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Assignment #2

Ownership Policy Critique

Maryann Andrews

March 4, 2018


The policies related to the use of intellectual property are unique to each institution. Texas State

University’s policies, titled “Intellectual Property: Ownership and Use of Copyrighted Works”,

effective as of January 8, 2018 are a comprehensive listing of guidelines for the use of works in

all formats. The University is part of the Texas State University System (TSUS), governed by the

9-member Board of Regents. The supporting “Rules and Regulations” document was originally

issued in 1980 and amended in 2017. The University’s policies address the ownership of

copyrighted works created by staff, faculty, and students. Additionally, the policies delineate the

guidelines for ongoing use of course materials by instructors and the institution. Policies

regarding the development of online courses are cited, followed by the procedures to resolve

disputes, community education related to the policies, and ensuring compliance. The “Rules and

Regulations” (2017) support and explain the policies related to use of the institution’s logo,

entering into consulting agreements, and addressing conflicts of interest. Texas State

University’s policies are written to protect the rights of both the creators and the institution.


Texas State University’s policy regarding course materials created by faculty allows the

copyright of works to be retained by the creator, with certain restrictions. The University

stipulates that copyrights to works created within the parameters of the faculty member’s

employment, in meeting scholarly requirements, will be granted to the creator. Any works that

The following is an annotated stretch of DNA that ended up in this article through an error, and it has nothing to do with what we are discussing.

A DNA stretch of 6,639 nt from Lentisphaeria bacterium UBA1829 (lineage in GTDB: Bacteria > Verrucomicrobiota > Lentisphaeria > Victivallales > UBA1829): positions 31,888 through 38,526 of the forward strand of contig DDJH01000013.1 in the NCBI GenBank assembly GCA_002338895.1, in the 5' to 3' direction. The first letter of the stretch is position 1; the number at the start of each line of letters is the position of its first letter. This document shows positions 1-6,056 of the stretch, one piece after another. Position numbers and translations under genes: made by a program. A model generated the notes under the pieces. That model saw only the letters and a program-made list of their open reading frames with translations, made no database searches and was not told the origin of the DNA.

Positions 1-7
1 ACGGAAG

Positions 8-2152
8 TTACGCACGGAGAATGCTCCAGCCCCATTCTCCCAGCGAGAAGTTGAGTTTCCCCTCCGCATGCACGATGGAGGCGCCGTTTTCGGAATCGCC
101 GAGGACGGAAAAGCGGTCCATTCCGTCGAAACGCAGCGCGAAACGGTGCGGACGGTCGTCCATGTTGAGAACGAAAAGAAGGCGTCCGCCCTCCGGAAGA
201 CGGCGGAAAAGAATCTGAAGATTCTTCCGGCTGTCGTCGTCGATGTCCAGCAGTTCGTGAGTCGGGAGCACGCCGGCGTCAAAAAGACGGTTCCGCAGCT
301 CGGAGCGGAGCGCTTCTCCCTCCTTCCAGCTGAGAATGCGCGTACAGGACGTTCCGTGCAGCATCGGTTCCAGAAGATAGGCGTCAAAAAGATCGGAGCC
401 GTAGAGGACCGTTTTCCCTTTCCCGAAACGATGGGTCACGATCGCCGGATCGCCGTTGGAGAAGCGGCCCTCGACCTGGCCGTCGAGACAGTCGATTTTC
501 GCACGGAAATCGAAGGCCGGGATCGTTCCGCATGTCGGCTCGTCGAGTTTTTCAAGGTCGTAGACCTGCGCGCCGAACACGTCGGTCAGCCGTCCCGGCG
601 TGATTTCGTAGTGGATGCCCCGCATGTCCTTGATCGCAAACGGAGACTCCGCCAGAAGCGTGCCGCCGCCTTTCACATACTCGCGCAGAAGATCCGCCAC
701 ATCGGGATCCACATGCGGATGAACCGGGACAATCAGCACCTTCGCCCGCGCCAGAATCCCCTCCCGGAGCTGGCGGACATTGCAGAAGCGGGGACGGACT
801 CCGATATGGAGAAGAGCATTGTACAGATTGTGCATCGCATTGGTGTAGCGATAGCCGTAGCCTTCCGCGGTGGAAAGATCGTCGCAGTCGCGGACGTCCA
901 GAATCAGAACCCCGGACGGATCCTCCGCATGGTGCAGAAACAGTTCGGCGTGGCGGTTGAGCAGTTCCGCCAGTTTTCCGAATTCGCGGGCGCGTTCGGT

are created using substantial University resources, which may include the purchase of special

software, the use of design resources for online courses and/or the receipt of monetary awards for

the creation of work, will be considered the property of Texas State. Works created within the

instructor's personal time and without extensive use of University resources is considered the

property of the creator. The University retains copyright ownership of works created as work for

hire, and faculty members that are concerned over copyright ownership are encouraged to

request specific written agreements for their works.

Texas State University (2018) retains the right to use all course materials, including the

right to copy, share and use the materials regardless of delivery mode, and prohibiting their

destruction or withdrawal “without the prior consent of Texas State.” Creators of works are must

periodically revise materials to maintain academic merit. If creators do not maintain course

materials, the University reserves the right to cease the use of said materials or hire staff to make

revisions at the creator’s expense. In a case such as this, Texas State has the final word on how

and by whom the revised course materials are used. The discontinuation of the use of course

materials will be determined collaboratively by both the University and creator, avoiding a

breach of agreements or licensing terms.

The guidance regarding student works is concise. TSUS policy (2018) indicates that

contributions authored by students, “created in their role as a student”, are considered owned by

the creator. The University defines these works as research papers, performance recordings,

published articles, and theses. The determination to register works, or enforce rights related to

the works, is left up to the student creator. Furthermore, the policy encourages students and

faculty to define rights in a written agreement when collaborating on works that may or not be

copyrightable. Lastly, Texas State requires faculty and students to request the student’s